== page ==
Do Quaternary Sediments Register Paleoseismicity or Neotectonic Rejuvenation of Ancient Faults Beneath Lake Ontario?


Systematic surveys of the Quaternary cover in Lake Ontario using marine geophysical and geological techniques (high-resolution sleeve gun and boomer seismic profiling, sidescan and multibeam sonar, lithostratigraphic coring and analysis, and manned submersible observations) were conducted between 1992 and 2002, and showed areas of apparent faulting (ridges of relief >10 m, one with failed crestal sediments, in the eastern basin) and warping (convex upward bed configuration in the eastern basin). Broad elongated lows in the bedrock surface may have resulted from preferential erosion along ancient fault zones. However, a comprehensive review of the full data set does not validate an interpretation of neotectonism, but may indicate a paleoseismic event. The data revealed two drumlin fields aligned with onshore drumlin trends. The largest field trends WSW and is well-expressed in the lake bathymetry below 175 m in the deep eastern basin. A second field of drumlins is buried by glacio-lacustrine and younger lake sediments in western Lake Ontario in the area of apparent warping. These features are clearly imaged in N-S sleeve gun profiles and appear to trend westerly. In both fields, the drumlins occur as upstanding ridges (>10 m high) of an incoherently reflective material interpreted as glacial diamict (till). They are either rooted in a similar material or are standing on the bedrock surface. The Paleozoic bedrock surface passes beneath the drumlins with insignificant relief. Glacio-lacustrine beds were deposited in a continuous blanket over the high-relief surface of the drumlinized diamict with a generally conformable configuration. In the eastern basin where drumlin side slopes are steep, the glacio-lacustrine beds failed in at least two widely spaced locations. The failed sediments appear as debris flow deposits at the base of the drumlin slopes. Both debris flow deposits are interbedded with lake sediments of apparent early Holocene age, suggesting the slope failures may have been triggered simultaneously by the shaking of a major Holocene earthquake. Overall, the data indicate that a major paleoseismic event may be evident in the lake sediment, but that the large relief of the Quaternary diamict surface beneath Lake Ontario resulted from glacial processes rather than neotectonic displacement.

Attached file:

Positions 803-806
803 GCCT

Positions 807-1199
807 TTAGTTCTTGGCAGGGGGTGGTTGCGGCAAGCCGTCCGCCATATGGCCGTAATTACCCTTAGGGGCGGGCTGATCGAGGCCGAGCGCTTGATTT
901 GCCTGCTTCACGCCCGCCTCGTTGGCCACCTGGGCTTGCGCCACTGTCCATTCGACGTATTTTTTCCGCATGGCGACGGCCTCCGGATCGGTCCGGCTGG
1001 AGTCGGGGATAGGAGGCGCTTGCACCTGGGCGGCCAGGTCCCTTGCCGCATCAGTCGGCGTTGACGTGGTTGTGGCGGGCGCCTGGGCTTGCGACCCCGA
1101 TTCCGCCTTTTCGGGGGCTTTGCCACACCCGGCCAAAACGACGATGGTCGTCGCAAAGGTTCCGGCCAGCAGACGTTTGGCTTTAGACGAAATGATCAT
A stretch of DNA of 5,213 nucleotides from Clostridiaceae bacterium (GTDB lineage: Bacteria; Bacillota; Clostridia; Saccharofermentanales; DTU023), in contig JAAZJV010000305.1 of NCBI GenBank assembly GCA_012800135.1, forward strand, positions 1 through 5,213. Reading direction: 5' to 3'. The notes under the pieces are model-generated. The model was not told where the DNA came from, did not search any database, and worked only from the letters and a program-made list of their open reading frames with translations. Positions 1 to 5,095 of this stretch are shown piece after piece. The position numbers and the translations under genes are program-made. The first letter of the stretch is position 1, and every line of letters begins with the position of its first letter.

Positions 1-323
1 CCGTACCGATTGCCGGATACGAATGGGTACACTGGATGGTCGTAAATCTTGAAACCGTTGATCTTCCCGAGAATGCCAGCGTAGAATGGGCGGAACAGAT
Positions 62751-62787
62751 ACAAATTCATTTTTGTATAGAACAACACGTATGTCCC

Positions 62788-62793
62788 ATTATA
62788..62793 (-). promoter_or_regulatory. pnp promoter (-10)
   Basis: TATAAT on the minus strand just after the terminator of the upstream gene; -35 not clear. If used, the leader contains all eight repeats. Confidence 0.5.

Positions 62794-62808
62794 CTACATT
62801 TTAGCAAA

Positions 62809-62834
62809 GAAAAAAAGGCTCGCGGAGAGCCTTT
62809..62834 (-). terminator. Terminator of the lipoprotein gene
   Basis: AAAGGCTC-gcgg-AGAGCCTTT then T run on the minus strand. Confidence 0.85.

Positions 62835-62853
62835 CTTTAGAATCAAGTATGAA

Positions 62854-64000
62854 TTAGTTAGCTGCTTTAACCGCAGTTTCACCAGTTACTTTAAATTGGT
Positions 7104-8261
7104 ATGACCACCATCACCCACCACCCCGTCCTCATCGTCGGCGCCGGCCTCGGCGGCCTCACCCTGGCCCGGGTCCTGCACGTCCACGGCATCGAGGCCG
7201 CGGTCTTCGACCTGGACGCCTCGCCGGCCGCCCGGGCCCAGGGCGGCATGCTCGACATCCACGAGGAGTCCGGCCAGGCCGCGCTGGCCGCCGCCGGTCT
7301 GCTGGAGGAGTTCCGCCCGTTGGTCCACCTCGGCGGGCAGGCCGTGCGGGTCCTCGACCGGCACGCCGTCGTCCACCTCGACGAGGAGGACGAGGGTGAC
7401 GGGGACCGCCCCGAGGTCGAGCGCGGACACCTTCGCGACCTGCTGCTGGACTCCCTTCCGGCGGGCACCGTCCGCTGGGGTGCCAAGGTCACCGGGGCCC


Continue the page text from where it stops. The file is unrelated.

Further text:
Center for Coastal and Ocean Mapping

Publication Date


Journal or Conference Title

Geological Society of America (GSA)


Northeastern Section - 38th Annual Meeting

Conference Date

Mar 27 - Mar 29, 2003

Publisher Place

Halifax, Nova Scotia, Canada


Geological Society of America

Document Type

Conference Proceeding